Low-Cost Physical Models of Proteins

Award Information
Agency: Department of Health and Human Services
Branch: N/A
Contract: 2R44RR018019-02
Agency Tracking Number: RR018019
Amount: $704,319.00
Phase: Phase II
Program: SBIR
Solicitation Topic Code: N/A
Solicitation Number: PHS2005-2
Solicitation Year: 2005
Award Year: 2005
Award Start Date (Proposal Award Date): N/A
Award End Date (Contract End Date): N/A
Small Business Information
3D Molecular Designs, 2223 N 72Nd St, Wauwatosa, WI, 53213
HUBZone Owned: N
Woman Owned: N
Socially and Economically Disadvantaged: N
Principal Investigator
 (414) 277-7529
Business Contact
Phone: (414) 774-6562
Research Institution
DESCRIPTION (provided by applicant): The goal of this project is to develop the technology needed to produce accurate, low-cost physical models of proteins and other molecular structures by an injection molding approach. Two different technical innovations are required to make this possible. First, new software will be created to allow the unfolding of the complex geometry of a protein into a collection of fragments, each of which is moldable. Second, further development of the PHAST rapid tooling process will be required. In this process, ceramic molds are first cast from a complex master-pattern created by rapid prototyping. The final metal injection molding tool is then created from powdered metal packed against the ceramic mold and infiltrated at high temperature with a molten copper alloy. This approach creates a hard metal injection mold with a complex geometry that would be virtually impossible to create by traditional methods, at a fraction of the cost of traditional machining. The successful completion of this project will result in the production of a collection of physical models that can be used to introduce students to concepts of molecular structure and function. No other technology currently exists with which physical models of these structures can be produced at a cost that will allow their widespread dissemination. The physical models of proteins and other molecular structures that will result from this project will be used in science classrooms at both the secondary and undergraduate levels to attract a broader spectrum of students to careers in the molecular biosciences. These physical models are especially useful in capturing the interest of under-represented minority students who might not otherwise develop an interest in pursuing careers in science.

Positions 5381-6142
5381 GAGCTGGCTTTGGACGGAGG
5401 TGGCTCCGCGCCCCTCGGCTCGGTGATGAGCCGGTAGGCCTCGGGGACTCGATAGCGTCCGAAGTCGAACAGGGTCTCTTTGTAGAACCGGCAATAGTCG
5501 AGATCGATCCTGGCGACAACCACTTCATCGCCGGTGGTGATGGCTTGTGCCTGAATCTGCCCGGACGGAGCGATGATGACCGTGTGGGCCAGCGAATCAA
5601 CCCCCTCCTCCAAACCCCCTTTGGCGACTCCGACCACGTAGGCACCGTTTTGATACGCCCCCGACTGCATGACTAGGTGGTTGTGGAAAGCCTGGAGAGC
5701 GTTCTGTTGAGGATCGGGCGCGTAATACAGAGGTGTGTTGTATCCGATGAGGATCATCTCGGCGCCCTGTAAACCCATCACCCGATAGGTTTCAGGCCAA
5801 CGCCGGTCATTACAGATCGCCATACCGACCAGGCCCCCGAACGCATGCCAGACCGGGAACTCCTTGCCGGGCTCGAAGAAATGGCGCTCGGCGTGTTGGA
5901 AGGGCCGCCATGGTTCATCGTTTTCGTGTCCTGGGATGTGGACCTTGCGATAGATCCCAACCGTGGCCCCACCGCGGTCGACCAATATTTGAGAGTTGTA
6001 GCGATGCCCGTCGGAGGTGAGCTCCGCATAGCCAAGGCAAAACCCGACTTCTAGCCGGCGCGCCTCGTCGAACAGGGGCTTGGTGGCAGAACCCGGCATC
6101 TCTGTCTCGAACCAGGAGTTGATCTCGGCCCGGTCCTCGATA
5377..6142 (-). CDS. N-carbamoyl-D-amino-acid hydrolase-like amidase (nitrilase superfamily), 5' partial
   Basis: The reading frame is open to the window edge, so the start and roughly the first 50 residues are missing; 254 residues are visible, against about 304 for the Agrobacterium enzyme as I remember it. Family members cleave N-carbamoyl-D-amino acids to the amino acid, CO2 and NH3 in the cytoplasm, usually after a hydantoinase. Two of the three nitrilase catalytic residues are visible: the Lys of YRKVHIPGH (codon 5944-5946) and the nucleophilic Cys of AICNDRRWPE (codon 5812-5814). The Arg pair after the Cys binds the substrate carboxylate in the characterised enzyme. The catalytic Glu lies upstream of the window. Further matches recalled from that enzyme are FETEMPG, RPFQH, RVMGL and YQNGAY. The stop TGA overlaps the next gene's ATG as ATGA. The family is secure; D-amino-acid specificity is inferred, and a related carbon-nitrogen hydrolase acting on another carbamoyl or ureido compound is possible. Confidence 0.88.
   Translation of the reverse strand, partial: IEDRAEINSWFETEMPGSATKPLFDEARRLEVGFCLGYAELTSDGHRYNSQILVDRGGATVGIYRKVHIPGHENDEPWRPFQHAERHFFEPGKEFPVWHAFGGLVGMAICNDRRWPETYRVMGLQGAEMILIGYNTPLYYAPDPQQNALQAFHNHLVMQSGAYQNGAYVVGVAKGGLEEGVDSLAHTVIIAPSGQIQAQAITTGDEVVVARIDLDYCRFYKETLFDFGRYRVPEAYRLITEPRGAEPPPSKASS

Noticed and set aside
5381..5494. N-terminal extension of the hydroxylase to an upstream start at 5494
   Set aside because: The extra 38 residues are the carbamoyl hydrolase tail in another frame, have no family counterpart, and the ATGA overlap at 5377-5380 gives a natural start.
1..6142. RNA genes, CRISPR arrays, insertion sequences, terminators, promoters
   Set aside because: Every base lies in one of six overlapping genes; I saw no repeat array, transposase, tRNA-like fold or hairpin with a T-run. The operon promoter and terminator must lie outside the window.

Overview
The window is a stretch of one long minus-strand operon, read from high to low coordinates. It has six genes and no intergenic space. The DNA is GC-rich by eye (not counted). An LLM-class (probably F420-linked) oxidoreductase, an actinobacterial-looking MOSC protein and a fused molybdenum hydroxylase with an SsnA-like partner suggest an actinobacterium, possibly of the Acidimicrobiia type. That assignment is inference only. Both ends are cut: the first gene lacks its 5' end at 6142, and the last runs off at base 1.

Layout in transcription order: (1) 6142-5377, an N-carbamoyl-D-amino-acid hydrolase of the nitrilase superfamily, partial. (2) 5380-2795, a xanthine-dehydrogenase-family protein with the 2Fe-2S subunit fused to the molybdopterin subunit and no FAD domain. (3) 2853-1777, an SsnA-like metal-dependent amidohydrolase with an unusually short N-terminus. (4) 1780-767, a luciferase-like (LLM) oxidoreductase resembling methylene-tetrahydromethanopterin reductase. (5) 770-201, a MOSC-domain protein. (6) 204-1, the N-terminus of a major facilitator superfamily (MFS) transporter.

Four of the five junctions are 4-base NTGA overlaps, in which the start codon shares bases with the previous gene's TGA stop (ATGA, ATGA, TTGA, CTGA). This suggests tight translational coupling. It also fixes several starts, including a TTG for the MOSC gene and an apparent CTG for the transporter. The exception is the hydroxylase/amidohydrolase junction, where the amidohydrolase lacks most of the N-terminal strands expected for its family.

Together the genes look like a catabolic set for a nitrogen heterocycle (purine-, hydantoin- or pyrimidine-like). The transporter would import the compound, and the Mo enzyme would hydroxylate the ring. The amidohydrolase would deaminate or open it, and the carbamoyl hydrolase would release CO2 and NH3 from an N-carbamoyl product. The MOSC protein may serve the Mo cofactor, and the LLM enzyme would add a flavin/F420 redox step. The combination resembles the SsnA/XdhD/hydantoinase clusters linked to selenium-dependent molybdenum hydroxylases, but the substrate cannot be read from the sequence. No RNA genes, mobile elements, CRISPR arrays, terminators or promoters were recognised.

* Information listed above is at the time of submission. *

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